Digital turntablism is nothing new. But Ammobox, debuted at the first-ever CDM Futuristic Music Design Challenge, is unique in a number of ways. What creator Nathan Ramella has done differently:
1. He’s demystified digital vinyl timecode. With no previous DSP programming experience, Nathan created his own custom tool for reading vinyl timecode — and explains how he did it.
2. He’s changed the rules of scratching — it’s now polyphonic scratching. As Nathan puts it, "You get a polyphonic sampler that can layer multiple samples at the same time and scratch them all simultaneously." Yep: no more does digital vinyl simply replicate what records do normally. Here, it actually works as a digital instrument, manipulating layers of samples as you go. Check it out running in Ableton Live as a demo at top, though other hosts could work, as well, if you prefer.
3. He’s giving everything away. You’ll need some vinyl, and because the sonic wonders are all built in Reaktor, you’ll need a copy of NI’s modular mad science lab. But the ensemble itself is released under the GPL v2, which could make it a great way to learn more of the mysteries of Reaktor.
Download the library, free [ Direct Link ], or head to the rabbit hole that is NI’s User Library
Clarification: I should add that part of what makes Ammobox cool is actually that Nathan’s doing the timecode decoding the "wrong" way. Normally, a timecode system like Ms. Pinky or Traktor Scratch reads speed, direction, and absolute position. Position is the hard part, and the part that’s dependent on sophisticated error correction. What’s clever here is not that AmmoBox is likely to replace those systems (that’s not the point), but that by breaking the rules of how you’re supposed to do digital vinyl, Nathan’s created something different and expressive.
Nathan describes the system in greater detail:
I wrote a universal timecode decoder (universal to the extent that it seems to work with every type of timecode I’ve got, Final Scratch, Traktor Scratch, Torq, Serato, Ms. Pinky), so that I could get rotation speed/direction, then applied that to multi-timbrel samplers that are MIDI controlled. By triggering midi values you can inject a sample into the scratching stream, through voice control you can automatically choke it at a limits to avoid things getting mushy.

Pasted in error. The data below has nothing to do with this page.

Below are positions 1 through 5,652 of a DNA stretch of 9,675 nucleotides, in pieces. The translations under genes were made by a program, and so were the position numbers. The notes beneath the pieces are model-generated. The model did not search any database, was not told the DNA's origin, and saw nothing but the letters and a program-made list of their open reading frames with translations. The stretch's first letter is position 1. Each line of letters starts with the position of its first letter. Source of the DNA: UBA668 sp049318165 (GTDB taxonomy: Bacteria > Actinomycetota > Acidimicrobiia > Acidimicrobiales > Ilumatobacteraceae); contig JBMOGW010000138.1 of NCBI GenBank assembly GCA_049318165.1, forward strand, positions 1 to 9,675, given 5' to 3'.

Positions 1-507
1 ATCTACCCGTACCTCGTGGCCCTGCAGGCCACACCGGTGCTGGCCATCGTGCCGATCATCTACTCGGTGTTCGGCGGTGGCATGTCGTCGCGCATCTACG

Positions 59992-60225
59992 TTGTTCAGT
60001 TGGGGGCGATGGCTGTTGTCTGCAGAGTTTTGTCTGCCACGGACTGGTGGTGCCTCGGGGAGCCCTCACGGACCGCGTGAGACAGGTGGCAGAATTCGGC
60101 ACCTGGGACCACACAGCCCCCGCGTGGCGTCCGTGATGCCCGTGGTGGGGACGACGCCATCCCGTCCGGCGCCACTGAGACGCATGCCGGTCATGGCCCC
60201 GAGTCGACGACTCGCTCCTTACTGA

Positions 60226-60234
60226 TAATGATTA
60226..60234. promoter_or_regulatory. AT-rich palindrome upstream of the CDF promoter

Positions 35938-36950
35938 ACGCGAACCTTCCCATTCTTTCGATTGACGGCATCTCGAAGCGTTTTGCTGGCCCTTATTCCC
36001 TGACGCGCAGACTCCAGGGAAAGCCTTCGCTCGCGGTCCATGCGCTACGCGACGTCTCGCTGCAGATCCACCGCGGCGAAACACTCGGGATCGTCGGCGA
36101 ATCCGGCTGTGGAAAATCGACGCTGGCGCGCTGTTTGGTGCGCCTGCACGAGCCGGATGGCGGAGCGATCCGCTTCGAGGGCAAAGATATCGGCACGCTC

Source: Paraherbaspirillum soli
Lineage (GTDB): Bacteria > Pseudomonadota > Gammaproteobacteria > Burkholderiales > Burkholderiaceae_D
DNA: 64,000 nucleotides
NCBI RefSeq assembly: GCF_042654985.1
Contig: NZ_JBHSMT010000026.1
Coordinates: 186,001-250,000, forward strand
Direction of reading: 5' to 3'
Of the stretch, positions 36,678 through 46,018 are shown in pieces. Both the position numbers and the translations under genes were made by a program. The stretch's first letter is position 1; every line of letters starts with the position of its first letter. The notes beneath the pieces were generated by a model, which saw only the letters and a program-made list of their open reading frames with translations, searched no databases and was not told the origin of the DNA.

Samples can be loops or one-shots, any length (ram permitting)
This opens up a lot of interesting possibilities such as ‘simul scratching’, the ability to scratch two or more samples at the same time, ‘sequ scratching’, the ability to inject arbitrary samples quantized to the BPM of your host environment. There’s also some tricks I haven’t revealed yet that will be showing up in my next demo..
The juice of this really was getting timecode extracted in some usable form such that it could be applied to samplers / synthesizers, while this technology has existed for a while nobody that I’m aware of has applied it in the fashion I have and this is just the tip of the iceberg. It gives live performers a lot of leverage for improv and studio knob twiddlers an unprecedented amount of control over scratching.
Nathan reports that he’s back to the labs now working on something else. (Another of his achievements: contributing to the hacked Live API.)
We’re honored to have seen him in person, at a rare live appearance (for the first time in ten years, he says), adding to the mystery of his research. Carry on, man.
PS, since it is GPL’ed, if any of you Reaktor nuts go do something with this, hope you’ll let us know about it.